Don’t put off that vi­tal ‘see you soon’ visit

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How pro­found and true the com­ments made on Terry Red­head’s wel­come page.

School mates and work col­leagues would have no sense of the value of time but sigh im­pa­tiently for the week to pass so they could en­joy two days of free­dom.

Why as we age does time seem to pass so quickly? Are we busier, cram­ming more into a day to en­sure we make the most of the time we may have left?

Spar­ing time for fam­ily, friends and loved ones is a must. How many times do we say ‘see you soon’ but never make the promised visit or phone call to ar­range a meet up for cof­fee and chat.

I had a sad ex­pe­ri­ence put­ting off my usual visit to a dear el­derly un­cle by one day. I promised to take the woolly hat he asked me knit for him to wear in the gar­den. About to leave for the visit I found out he had col­lapsed and died early that morn­ing. I was heart­bro­ken.

I am for­tu­nately, al­though my son lives away, both my daugh­ters live lo­cally. I have had the joy of watch­ing my lit­tle grand­son grow from a bonny baby to the mis­chievous tod­dler he is now.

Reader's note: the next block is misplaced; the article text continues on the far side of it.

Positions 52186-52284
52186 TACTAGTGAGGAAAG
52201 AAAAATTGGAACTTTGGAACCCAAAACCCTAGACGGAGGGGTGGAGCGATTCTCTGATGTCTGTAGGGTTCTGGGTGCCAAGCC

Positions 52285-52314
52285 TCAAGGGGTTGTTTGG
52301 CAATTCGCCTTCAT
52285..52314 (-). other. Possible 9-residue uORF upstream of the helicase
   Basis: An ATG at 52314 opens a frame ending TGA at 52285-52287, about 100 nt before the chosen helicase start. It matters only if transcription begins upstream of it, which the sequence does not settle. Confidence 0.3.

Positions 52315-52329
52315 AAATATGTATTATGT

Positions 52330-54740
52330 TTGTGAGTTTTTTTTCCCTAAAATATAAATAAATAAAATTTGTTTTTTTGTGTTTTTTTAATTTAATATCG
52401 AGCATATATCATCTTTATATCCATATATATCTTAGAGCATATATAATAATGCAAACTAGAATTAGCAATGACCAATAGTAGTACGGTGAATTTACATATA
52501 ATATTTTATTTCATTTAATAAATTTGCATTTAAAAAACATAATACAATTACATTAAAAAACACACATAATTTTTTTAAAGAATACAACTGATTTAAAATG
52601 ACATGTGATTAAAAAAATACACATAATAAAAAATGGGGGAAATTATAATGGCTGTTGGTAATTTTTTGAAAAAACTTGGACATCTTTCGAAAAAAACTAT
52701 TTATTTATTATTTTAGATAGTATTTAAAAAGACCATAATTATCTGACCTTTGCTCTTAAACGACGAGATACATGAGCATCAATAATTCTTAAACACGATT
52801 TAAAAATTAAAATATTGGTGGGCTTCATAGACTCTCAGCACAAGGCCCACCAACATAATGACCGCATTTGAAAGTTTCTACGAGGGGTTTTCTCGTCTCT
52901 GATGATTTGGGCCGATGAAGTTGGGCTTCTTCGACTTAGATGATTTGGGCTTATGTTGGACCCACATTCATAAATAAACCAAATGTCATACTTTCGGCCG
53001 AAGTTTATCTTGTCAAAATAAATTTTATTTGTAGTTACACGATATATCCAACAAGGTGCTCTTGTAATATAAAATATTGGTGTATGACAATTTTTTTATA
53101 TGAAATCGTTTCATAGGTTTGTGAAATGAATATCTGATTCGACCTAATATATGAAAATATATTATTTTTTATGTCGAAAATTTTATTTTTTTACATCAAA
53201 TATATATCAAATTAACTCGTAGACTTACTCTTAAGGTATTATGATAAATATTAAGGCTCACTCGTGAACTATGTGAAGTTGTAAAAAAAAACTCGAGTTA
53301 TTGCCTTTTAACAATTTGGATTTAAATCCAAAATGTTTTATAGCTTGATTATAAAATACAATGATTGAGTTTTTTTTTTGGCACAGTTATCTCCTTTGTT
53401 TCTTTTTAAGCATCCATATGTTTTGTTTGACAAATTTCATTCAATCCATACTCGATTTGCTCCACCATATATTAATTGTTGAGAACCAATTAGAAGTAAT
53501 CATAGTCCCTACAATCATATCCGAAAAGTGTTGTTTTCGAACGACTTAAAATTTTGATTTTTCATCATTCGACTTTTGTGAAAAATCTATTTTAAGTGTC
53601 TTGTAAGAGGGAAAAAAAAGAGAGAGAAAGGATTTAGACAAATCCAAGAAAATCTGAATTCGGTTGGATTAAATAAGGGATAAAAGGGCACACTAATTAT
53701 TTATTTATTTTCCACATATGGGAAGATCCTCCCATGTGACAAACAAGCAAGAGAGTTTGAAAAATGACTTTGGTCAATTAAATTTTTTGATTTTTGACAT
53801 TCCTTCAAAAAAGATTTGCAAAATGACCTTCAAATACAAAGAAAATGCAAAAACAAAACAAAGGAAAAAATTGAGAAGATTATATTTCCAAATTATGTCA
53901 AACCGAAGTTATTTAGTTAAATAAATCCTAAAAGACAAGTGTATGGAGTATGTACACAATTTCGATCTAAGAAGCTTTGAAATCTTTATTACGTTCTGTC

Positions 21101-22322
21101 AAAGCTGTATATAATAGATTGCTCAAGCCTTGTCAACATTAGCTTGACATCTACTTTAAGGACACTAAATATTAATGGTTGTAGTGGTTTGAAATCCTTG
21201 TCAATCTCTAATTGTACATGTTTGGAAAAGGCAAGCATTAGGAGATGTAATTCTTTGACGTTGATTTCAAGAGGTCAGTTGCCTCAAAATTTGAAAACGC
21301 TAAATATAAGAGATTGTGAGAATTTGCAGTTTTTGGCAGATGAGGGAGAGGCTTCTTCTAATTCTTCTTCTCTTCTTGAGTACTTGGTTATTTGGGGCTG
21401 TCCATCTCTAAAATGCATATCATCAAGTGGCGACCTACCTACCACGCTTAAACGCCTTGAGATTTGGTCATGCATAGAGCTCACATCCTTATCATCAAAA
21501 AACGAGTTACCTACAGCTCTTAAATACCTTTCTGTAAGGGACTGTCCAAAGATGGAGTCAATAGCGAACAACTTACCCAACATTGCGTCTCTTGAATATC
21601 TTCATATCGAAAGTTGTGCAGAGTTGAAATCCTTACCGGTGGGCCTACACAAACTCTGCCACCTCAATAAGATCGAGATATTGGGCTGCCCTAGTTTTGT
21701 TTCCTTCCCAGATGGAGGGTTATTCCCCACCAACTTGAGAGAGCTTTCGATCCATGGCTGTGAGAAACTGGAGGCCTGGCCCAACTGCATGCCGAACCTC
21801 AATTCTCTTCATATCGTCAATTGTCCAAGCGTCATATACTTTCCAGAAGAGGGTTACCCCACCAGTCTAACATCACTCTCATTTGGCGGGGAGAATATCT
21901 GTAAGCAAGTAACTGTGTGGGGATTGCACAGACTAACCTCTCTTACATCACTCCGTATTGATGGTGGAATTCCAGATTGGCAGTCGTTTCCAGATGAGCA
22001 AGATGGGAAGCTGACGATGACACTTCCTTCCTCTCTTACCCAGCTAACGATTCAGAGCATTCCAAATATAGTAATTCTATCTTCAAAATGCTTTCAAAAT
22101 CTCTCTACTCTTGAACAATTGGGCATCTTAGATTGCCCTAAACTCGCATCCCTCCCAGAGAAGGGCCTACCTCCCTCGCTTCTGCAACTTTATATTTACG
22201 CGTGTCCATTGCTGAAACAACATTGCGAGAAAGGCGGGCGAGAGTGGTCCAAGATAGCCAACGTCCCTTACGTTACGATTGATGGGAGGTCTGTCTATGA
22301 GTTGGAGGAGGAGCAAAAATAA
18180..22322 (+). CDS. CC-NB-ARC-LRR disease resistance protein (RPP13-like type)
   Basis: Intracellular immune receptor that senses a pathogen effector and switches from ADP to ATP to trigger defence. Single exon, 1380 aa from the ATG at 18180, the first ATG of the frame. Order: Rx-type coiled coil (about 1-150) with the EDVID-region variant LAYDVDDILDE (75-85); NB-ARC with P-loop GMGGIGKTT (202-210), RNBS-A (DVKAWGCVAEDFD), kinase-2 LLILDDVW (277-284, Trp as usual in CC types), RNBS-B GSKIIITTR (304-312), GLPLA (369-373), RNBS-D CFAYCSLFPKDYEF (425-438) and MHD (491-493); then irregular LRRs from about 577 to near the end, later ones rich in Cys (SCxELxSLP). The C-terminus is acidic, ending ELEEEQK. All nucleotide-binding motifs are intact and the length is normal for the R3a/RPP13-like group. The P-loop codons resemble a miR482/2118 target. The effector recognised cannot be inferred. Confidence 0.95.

Turn­ing to Neil’s amus­ing fi­nal word I find it hard to imag­ine him slow­ing down after a life­time of work­ing.

I re­tired 15 years ago and still scut­tle about like a clock­work bee­tle. I would try to slow down but it never seemed to work un­til re­cently when I suf­fered a se­vere case of ver­tigo. I was hor­ri­fied at how un­sta­ble I was and un­able to leave the house for a few weeks. My heart went out to the house­bound as like them I could not and still can­not go out un­aided.

As much as I en­joyed read­ing Neil’s page, sorry Neil, but the im­age of a cloth cap just do not suit you.

I also agree with Mar­garet Ha­ley’s com­ments on the amount of food wastage. Surely it is down to the fact that most things come pack­aged.

We would buy loose cheese wrapped in grease­proof pa­per, the same with ba­con and cold meats. The meat would be bought from a butcher and fish from a fish­mon­ger, wrapped and no sell buy date.

With no freez­ers to store food we would not buy the large amounts we see piled into cus­tomers’ trol­leys as we do to­day.

A visit to the mar­ket would pro­vide us with pota­toes, fruit and veg, just enough to last un­til we needed to re­stock.

Milk was de­liv­ered daily by a friendly milk­man and there were no plas­tic con­tain­ers need­ing to be re­cy­cled.

We can still do much of this type of shop­ping if we sup­port farmer’s mar­kets, butchers, fish­mon­gers and avoid su­per­mar­kets.

Per­haps this may re­duce wastage. Per­haps it is worth a try, plus more home cook­ing rather than pro­cessed food. ANN RAMSBOTTOM Lit­tle Plum­stead Nor­folk

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